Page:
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This week Sesame Place pledged to conduct a comprehensive racial equity assessment of company policies, implement anti-bias trainings for employees and enhance its diversity, equity and inclusion (DEI) program.
Their announcement comes after July’s viral video showed a costumed Rosita character gesturing “no” and ignoring two Black girls at Philadelphia’s Sesame Place-themed amusement park despite high-fiving a white child and woman.
Their mother wrote on Instagram, “We were on our way out of Sesame Place and the kids wanted to stop to see the characters,” the mom wrote on Instagram. “THIS DISGUSTING person blatantly told our kids NO then proceeded to hug the little white girl next to us!”
“We have already begun engaging with employees, guests, civil rights groups as well as community leaders, and instituted some interim measures at the park while the review proceeds,” Cathy Valeriano, president of Sesame Place Philadelphia, said in a statement.
Per Axios, the company has also committed to having all employees participate in an anti-bias training and education program by the end of September. The training will be added to onboarding processes for new employees and become a “regular part of our training and workforce development.”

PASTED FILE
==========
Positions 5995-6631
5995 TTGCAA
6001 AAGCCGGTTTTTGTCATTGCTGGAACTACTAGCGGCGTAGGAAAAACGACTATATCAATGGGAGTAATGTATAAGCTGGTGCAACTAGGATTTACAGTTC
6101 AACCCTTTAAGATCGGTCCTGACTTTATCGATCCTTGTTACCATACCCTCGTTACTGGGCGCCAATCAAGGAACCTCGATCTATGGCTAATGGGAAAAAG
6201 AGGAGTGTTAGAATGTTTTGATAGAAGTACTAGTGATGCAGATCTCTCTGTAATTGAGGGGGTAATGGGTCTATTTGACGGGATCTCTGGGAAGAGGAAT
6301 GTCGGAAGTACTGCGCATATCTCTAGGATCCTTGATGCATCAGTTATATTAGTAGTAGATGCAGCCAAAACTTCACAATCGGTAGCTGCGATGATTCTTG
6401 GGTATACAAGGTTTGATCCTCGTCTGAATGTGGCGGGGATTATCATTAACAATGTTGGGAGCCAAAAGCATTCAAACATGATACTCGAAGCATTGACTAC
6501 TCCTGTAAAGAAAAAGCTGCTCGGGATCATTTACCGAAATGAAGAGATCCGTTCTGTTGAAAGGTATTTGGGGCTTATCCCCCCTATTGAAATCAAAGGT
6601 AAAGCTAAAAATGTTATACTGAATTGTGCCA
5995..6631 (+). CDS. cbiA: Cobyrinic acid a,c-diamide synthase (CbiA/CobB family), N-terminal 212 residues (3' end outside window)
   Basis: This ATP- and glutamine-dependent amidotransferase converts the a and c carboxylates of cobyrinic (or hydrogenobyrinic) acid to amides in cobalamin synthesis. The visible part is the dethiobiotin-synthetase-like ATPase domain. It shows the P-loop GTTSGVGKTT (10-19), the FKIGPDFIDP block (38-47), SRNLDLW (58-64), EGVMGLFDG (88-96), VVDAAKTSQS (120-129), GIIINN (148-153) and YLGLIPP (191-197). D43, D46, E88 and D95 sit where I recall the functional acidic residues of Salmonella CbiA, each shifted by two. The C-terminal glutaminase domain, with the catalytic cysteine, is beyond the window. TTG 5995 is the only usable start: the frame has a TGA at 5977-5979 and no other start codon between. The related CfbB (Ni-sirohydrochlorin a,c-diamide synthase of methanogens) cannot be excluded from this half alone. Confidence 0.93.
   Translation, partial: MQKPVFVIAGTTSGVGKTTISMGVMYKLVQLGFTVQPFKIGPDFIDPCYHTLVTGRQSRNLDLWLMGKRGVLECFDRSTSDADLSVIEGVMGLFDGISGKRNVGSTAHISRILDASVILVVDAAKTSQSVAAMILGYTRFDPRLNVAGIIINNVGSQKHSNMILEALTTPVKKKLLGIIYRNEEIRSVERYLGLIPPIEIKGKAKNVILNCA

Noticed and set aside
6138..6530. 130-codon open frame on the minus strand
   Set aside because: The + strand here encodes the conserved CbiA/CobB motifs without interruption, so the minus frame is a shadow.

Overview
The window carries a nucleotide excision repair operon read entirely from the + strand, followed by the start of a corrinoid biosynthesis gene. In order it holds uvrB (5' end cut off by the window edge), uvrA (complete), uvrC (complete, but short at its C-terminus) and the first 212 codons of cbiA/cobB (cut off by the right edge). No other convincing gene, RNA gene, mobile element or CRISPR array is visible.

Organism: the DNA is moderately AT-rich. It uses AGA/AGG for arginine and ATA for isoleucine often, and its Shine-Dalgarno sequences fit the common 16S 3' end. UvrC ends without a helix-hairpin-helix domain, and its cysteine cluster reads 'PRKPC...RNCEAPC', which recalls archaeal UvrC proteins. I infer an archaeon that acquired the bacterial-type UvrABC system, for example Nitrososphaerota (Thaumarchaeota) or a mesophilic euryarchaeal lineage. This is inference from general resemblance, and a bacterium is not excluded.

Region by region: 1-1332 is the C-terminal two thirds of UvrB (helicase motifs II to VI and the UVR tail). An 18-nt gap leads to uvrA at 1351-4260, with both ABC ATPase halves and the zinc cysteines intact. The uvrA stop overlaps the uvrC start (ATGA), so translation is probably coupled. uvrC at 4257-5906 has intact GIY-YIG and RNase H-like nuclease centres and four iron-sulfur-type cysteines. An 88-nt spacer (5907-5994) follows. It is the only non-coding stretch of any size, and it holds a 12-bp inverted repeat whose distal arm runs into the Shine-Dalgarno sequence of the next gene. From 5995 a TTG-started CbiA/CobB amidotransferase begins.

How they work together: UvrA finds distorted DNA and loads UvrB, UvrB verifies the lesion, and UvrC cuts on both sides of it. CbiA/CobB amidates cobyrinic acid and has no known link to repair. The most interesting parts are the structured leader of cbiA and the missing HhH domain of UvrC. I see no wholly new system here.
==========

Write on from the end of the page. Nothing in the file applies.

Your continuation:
National civil rights and DEI experts will oversee the new programming, including Debo P. Adegbile, a commissioner on the U.S. Commission on Civil Rights, and Joseph West, co-chair of the Lawyers’ Committee for Civil Rights Under Law.
Less than two weeks later, a Black family from Baltimore sued Sesame Place for $25 million over alleged racial discrimination against their young Black son, according to Travel Noire.
“Jaheim just wanted a high five but Big Bird was totally different with him. The bird looked directly at him and refused to put his hand out.
“Jaheim was so sad afterwards, it was heartbreaking to see.”
The child’s father added: “I thought it was just us, but now I’m seeing other people have gone through the same thing and we needed to share our story.”